Whether you're creating a simple database for managing contacts and customers or building a full-scale relational data system, Microsoft's Access 2000 provides an easy way for users at all levels to find, manage, and share critical business data. This mature version has finally become the corporate solution that Microsoft has been trying to provide since the early 1990s.
Access 2000, which was traditionally a stand-alone application for individual or group databases, now offers an intuitive interface that also acts as a front-end client to more muscular enterprise back-end databases, notably Microsoft's SQL Server. Access 2000 also offers a choice between two available data engines: an improved version of the existing engine called Jet (preinstalled by default), or the Microsoft Data Engine (MSDE), which is compatible with SQL Server 7.0.
The simplified Database Window, resembling the left-pane navigation bar found in Outlook, has greatly improved usability and is more consistent with the Office 2000 interface metaphor. New sections have been added to make it easier to locate features, such as Data Access Pages and Database Diagrams.
Many popular Access wizards have been updated to support new Project Tasks, such as creating a new database, report, or form. Using the report wizard, I was able to quickly generate, preview, and print a variety of reports. A nifty Access report snapshot can be distributed via disk, printer, Web, or e-mail, so recipients do not need Access to view.
Access 2000's import and export wizards work well with most common file formats, from Excel to ODBC data sources. But I encountered a significant data-compromising caveat when exporting to dBase. Some dBase table numeric fields were unfortunately truncated from six to five decimal places.
Aside from this glitch, Access 2000 represents a significant step forward, earning a solid place as a business-critical database with a simple interface that has the power to interact with robust back-end databases.
(Geoffrey Hollander (firstname.lastname@example.org) owns and operates a direct-marketing database business in Lake Oswego, Oregon.)The bottom line: very goodAccess 2000Summary: This Windows database -- suitable for individual, workgroup, or corporate use -- has added a truly intuitive interface, wizards for all basic database functions, Web-enabled features, and front-end connectivity to heavy-duty enterprise databases (such as SQL Server). These enhancements make it ideal for corporate use, especially in small to midsize businesses.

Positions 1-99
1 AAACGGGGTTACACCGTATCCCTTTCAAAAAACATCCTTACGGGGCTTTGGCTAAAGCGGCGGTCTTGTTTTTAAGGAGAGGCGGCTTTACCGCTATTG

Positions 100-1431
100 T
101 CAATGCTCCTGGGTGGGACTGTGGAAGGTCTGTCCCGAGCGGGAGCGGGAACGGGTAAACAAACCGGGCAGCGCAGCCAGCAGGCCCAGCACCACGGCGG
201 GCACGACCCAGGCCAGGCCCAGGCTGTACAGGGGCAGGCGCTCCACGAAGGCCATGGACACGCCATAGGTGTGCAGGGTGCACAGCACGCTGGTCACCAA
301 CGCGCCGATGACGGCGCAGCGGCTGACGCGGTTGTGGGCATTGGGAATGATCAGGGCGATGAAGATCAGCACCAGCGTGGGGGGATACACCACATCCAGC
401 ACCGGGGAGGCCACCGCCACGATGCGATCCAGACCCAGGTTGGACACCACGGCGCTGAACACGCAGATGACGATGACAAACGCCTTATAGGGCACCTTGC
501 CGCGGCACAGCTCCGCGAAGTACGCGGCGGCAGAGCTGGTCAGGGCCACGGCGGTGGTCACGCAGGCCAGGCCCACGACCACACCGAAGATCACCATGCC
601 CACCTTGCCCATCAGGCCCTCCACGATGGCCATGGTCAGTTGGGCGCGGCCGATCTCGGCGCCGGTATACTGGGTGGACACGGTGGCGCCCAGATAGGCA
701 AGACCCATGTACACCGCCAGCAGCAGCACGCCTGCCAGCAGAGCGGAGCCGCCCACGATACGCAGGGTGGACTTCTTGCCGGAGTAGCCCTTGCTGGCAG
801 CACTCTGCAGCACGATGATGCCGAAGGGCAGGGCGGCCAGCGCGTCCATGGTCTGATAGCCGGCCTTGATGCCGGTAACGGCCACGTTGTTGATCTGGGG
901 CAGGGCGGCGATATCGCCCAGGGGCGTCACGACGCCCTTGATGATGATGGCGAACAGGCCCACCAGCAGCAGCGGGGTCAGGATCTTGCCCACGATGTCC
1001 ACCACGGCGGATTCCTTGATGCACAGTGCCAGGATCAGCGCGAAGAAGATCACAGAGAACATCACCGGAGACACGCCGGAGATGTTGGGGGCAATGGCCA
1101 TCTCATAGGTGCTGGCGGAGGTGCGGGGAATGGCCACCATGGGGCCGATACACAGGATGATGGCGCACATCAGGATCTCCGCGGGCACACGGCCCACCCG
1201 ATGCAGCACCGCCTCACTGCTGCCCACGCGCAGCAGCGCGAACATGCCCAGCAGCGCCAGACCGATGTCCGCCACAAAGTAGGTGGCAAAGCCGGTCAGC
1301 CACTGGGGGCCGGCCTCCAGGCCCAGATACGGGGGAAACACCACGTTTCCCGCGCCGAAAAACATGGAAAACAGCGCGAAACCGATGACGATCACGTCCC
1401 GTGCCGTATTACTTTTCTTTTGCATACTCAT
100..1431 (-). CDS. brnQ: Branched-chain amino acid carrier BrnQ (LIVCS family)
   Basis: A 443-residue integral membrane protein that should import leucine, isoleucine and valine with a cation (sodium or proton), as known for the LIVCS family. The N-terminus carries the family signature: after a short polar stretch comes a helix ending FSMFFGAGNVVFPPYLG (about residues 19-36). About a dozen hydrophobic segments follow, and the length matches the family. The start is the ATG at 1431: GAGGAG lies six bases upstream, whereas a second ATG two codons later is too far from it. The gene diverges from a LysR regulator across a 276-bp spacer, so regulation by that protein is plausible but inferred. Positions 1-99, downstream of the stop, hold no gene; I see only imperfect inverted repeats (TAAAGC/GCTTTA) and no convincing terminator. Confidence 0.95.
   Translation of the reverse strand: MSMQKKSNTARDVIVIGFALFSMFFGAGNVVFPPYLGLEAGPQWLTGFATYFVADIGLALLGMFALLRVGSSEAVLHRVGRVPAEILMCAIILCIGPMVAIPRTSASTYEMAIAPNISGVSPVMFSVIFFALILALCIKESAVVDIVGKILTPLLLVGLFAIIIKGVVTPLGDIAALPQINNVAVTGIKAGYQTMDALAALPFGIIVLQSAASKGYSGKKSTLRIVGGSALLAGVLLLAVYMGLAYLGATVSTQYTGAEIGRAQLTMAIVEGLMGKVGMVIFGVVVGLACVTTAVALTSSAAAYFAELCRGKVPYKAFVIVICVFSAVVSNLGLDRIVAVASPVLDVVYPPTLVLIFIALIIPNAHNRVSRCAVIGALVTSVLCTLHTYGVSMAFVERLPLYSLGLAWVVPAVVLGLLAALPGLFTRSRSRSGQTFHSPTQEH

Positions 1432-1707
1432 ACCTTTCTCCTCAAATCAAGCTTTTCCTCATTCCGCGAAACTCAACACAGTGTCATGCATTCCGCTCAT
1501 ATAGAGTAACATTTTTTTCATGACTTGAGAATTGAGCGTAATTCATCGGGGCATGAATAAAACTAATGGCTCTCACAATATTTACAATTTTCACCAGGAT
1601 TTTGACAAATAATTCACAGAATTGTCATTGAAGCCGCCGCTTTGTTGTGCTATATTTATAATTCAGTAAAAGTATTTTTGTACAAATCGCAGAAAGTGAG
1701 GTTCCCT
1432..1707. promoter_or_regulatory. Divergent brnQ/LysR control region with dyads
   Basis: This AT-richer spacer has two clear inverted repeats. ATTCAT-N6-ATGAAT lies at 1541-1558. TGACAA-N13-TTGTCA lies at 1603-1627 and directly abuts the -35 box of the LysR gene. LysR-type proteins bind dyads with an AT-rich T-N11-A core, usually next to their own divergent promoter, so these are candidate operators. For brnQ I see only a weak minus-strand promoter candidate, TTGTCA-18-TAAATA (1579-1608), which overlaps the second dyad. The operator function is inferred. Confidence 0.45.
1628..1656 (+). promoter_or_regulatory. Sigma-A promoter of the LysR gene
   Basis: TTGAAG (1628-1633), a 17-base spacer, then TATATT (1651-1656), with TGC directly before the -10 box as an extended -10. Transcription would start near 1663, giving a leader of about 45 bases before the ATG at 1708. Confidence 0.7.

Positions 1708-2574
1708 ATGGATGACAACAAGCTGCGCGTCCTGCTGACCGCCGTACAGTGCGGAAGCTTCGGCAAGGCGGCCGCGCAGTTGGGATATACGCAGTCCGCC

Business Case: Businesses that maintain databases of contacts, customers, or prospects will find Access 2000 a practical, easy-to-use, and reasonably priced solution that adds the ability to dynamically share information as well as publish and retrieve data via e-mail, an intranet, or across the Web -- with minimal training.
+ Features instantly available via excellent new interface+ A seamless front end to SQL Server+ Reports, forms, and queries simplified by new wizards+ Dynamically publishes data-bound HTML files and Web pages via Data Access PagesCons- Slow operations, especially large tables- Glitch connecting to Access data via pivot table connection to Excel- Numeric data can be compromised during export to dBase format- Lacks some power featuresCost: As part of Office 2000 Suite: Professional Edition: $US599; Version Upgrade, $309; Competitive Upgrade, $349. Premium Edition: $799; Version Upgrade, $399; Competitive Upgrade, $449. Developer Edition: $999; Version Upgrade, $609; Competitive Upgrade, $649.
Platforms: Windows 95/98, Windows NT
Microsoft Corp, Redmond, Washington; +1 (206) 882-8080; www.microsoft.com